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.
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Then what are the 'real' translations? Or do we all have to learn Sanskrit/Pali?
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Re: Mind versus Self?

Postby Sherab Dorje » Mon Jan 14, 2013 3:14 pm

Here is a link for sources of reliable translations of the Pali Canon, it is from our sister site dhammawheel.com
:namaste:
"When one is not in accord with the true view
Meditation and conduct become delusion,
One will not attain the real result
One will be like a blind man who has no eyes."
Naropa - Summary of the View from The Eight Doha Treasures
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Re: Mind versus Self?

Postby songhill » Mon Jan 14, 2013 4:11 pm

gregkavarnos wrote:Here is a link for sources of reliable translations of the Pali Canon, it is from our sister site dhammawheel.com
:namaste:


Please provide a suitable link[s] by which to see what Suttas Dhammawheel.com has available. By the way, Greg, glad to see you're reading some of the Pali Suttas.
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Re: Mind versus Self?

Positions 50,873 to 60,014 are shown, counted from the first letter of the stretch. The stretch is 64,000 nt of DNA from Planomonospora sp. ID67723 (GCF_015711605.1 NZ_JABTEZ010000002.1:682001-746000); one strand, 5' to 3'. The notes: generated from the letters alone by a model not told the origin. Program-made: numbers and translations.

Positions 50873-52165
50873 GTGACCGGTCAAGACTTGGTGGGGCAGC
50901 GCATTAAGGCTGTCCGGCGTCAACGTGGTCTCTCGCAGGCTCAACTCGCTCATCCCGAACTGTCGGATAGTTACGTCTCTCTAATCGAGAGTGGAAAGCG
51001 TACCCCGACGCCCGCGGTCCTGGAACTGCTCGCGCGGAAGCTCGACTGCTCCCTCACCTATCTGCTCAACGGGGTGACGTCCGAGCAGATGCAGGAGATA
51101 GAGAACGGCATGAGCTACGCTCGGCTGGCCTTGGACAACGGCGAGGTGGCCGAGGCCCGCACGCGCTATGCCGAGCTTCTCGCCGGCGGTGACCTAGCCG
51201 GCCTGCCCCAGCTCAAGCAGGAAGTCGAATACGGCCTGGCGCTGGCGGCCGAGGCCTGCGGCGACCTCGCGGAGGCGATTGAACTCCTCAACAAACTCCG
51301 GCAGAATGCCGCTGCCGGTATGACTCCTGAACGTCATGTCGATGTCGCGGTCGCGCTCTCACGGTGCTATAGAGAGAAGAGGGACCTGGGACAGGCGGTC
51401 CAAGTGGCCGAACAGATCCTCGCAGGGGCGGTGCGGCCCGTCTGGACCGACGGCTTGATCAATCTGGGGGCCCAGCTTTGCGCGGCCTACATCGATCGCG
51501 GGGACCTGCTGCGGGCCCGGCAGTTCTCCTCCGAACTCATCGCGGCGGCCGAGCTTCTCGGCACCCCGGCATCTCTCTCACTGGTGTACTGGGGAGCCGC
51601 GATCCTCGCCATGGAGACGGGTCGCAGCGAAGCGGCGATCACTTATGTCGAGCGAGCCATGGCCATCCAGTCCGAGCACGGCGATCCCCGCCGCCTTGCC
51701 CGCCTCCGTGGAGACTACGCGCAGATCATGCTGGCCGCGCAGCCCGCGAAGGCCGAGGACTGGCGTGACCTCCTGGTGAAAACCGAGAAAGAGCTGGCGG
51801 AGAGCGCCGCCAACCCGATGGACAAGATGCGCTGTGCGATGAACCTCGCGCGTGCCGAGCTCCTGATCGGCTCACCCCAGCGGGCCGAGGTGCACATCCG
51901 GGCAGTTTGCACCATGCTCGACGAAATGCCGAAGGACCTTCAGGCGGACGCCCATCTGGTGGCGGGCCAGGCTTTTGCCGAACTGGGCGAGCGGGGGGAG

Postby Sherab Dorje » Mon Jan 14, 2013 6:04 pm

Not only do I read Pali Canon Sutta, I have also translated a wad of them into Greek.

If you click on the "Here" in my last post it takes you directly to the site that I have linked to.
"When one is not in accord with the true view
Meditation and conduct become delusion,
One will not attain the real result
One will be like a blind man who has no eyes."
Naropa - Summary of the View from The Eight Doha Treasures
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Re: Mind versus Self?

Postby Azidonis » Tue Jan 15, 2013 2:22 am

gregkavarnos wrote:Here is a link for sources of reliable translations of the Pali Canon, it is from our sister site dhammawheel.com
:namaste:


Thank you for this. I have been using Access to Insight.

It is interesting that dukkha is sometimes transliterated as stress.
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Re: Mind versus Self?

Postby PadmaVonSamba » Tue Jan 15, 2013 4:32 am

Azidonis wrote: It is interesting that dukkha is sometimes transliterated as stress.
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Re: Advaitin vs. Buddhist takes on awareness/reality

Postby Matt J » Fri Jan 18, 2013 3:28 pm

Overall, this thread seems like an argument between Shentong and Rangtong.
The Great Way is not difficult
If only there is no picking or choosing
--- Xin Xin Ming

http://zenanddao.blogspot.com/
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Re: Mind versus Self?